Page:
Nibali's form was doubted at the Dauphine, but he came out all guns blazing at the Tour. He was the race's main animator in the second and third weeks, and importantly, for his own confidence, proved he can broach the podium at the Tour. He'll be back for more.
Froome's inclusion here is only because, well, he did still need to prove something. But, his ability to win a Grand Tour, or several is now completely without doubt. At 27, he is the ace that can continue the Sky hegemony. The question now is not if, but when.
Thibaut Pinot, Peter Sagan
When Pinot took out Stage 10, I thought I'd remember the stage more for Marc Madiot's passionate theatrics, than for the youngster. I thought Pinot, albeit briefly, as the rider, that the French would harp on about for about a month as the next Hinault, or Fignon, only for him to fade into anonymity. I was wrong. Pinot is a future star. Plaudits to him. Expecting big things.
Peter Sagan is a freak. What can't this kid do?
Alejandro Valverde, Denis Menchov, Levi Leipheimer, Philippe Gilbert, Cadel Evans
Gilbert could have been included in confirmations, if only for 'confirming' the fact his 2012 year has been horrible, with the Tour being no exception. The Belgian has been lost at BMC, and I can't imagine Andy Rihs is at all happy with how his highest paid rider has performed this year. Valverde's Tour was saved by Stage 17, but it was still underwhelming. Evans and Leipheimer rode much of the Tour affected by illness or injury, but for both 2012 will not be one they look back on fondly.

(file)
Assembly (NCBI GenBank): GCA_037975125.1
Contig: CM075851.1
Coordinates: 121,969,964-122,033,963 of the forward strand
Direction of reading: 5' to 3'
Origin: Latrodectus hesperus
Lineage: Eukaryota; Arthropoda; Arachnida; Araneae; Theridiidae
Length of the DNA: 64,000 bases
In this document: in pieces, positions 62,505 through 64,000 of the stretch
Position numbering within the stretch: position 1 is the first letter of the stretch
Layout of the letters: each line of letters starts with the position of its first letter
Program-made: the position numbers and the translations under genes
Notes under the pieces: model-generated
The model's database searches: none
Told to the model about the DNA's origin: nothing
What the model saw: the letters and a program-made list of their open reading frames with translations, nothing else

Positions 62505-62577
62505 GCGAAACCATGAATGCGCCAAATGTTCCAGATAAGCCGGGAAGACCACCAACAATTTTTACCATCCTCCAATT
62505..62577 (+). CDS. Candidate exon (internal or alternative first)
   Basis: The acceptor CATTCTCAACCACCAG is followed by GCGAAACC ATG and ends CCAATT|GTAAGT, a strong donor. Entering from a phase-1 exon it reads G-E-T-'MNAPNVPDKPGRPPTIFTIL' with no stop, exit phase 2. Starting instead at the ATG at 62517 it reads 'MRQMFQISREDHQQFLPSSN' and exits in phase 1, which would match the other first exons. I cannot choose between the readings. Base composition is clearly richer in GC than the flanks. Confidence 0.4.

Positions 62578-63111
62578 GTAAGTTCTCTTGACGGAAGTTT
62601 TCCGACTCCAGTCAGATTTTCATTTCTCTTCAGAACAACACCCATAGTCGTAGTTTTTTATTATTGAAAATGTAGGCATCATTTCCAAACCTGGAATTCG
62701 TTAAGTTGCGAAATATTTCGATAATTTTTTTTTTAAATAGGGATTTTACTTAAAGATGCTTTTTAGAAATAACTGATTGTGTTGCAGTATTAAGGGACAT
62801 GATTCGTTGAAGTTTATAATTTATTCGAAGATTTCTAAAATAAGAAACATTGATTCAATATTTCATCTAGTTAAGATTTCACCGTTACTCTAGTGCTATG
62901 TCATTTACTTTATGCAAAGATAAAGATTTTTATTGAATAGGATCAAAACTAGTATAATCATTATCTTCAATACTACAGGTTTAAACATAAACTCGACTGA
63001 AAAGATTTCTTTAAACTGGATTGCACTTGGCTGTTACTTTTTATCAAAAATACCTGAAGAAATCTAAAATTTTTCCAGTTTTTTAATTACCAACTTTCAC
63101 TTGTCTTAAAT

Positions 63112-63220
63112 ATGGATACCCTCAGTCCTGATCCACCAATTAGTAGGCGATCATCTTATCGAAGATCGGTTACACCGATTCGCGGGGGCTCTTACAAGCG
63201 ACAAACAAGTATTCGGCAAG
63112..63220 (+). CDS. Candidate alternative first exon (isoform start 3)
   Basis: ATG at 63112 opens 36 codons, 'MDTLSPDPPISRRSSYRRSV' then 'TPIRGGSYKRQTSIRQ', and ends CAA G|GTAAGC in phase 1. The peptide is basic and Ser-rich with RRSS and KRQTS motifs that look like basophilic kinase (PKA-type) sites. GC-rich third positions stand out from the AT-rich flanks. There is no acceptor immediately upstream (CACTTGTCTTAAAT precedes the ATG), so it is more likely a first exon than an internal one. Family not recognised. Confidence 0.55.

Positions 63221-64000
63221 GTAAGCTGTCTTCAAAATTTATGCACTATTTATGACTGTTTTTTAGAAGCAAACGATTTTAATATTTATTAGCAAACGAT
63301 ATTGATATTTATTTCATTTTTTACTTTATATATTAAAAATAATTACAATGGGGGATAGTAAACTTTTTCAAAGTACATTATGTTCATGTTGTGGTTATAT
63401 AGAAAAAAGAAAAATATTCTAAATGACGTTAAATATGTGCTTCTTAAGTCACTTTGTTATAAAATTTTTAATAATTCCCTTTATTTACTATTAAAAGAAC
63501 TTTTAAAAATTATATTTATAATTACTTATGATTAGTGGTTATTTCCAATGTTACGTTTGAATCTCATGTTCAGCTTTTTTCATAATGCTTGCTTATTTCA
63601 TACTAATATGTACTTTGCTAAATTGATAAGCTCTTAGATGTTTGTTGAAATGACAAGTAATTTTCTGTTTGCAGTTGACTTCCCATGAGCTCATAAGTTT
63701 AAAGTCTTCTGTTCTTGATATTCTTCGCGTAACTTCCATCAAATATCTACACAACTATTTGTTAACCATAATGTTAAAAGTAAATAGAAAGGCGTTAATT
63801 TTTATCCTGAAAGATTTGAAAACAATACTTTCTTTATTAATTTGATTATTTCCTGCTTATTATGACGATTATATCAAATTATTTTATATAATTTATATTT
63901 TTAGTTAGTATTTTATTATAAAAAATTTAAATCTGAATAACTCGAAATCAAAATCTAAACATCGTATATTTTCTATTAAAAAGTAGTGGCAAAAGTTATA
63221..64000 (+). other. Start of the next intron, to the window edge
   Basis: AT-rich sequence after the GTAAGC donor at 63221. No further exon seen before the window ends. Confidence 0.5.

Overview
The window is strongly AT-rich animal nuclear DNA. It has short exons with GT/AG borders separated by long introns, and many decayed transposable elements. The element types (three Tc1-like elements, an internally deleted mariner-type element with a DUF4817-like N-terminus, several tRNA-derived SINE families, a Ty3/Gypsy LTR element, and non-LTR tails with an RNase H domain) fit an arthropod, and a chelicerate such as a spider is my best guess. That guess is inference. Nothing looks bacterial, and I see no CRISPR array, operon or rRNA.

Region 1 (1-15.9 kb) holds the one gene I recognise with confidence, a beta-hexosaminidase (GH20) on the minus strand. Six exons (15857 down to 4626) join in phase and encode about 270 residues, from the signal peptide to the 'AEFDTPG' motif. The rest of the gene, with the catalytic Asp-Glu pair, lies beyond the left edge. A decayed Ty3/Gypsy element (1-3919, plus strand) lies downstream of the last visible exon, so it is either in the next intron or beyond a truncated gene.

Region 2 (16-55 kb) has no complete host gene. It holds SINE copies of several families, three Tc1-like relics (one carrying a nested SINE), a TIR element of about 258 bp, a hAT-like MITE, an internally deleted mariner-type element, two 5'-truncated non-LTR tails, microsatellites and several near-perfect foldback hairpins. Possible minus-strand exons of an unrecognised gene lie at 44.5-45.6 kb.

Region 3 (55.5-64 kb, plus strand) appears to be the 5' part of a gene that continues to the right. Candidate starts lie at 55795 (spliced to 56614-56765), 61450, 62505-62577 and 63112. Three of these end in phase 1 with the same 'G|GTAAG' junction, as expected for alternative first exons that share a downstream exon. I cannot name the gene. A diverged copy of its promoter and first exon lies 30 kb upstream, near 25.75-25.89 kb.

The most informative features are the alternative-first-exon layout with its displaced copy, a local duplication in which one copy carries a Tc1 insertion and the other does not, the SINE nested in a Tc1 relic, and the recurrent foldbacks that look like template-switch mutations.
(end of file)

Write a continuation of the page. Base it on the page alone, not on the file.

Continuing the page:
Evans, next year 36, could well come back in a year's time stronger, but for a defending champion 7th, by his own standards I'm sure will be a disappointment - the goal was to win the Tour.
Robert Gesink, Ryder Hesjedal, Wout Poels
For me, the race was denied a critical part of this year's contest with the abandons of Ryder Hesjedal and Robert Gesink. Hesjedal was by all accounts carrying some top form, having recovered well after the Giro d'Italia. Gesink meanwhile gave us a glimpse of his best at the Tour of California. Both abandons, consequences of the Stage 6 crash in Metz, were disappointing, both for fans of the race, and the riders.
Speaking of that pile-up, Wout Poels, was so badly injured that it remains unclear more than two weeks after the incident whether he'll keep one of his kidneys. This was no 'soft landing'.
The old men
Chris Horner, Jens Voigt, George Hincapie, Stuart O'Grady
Horner, 40, Voigt, 40, Hinapie, 39, O'Grady, 38. Hincapie, now outright, has participated in the most Tours de France, of any rider, with O'Grady not far behind. "Big George" is giving up the ghost this year, but I think I speak for many when I say I hope the other three will be back. Stalwarts of the peloton.
Standard drug related scandals
Di Gregorio, Schleck, and Armstrong
To keep it short. Di Gregorio is a muppet. The Schleck case is odd, but he could well also be a muppet. Armstrong is Armstrong. Once again the Tour can't stop talking about him. More on the latter two, still to transpire.
Sky and Lotto-Belisol
RadioShack Nissan may have won the team's class, but for me Lotto and Sky were the best teams. Adam Hansen said Lotto's owners were extremely happy with this year's Tour, which they described as the best the team had ever had; fourth overall with a Belgian in van den Broeck and three stage wins with Andre Greipel. "Best ever" may be harsh on history with the 2006 Davitamon-Lotto team taking three stages and green with Robbie McEwen as well as fourth overall with Cadel Evans, but whatever!
And Sky, well, they bossed the race. First and second on GC, six stage wins, and all while one man in Sivtsov, out of the race. A truly dominant performance, from a truly international team. Three Brits, an Austrian, two Aussies, a Norwegian, and a German. A five year dream, pulled off in three. Methodical, ruthless, and ultimately successful.
Now bring on 2013!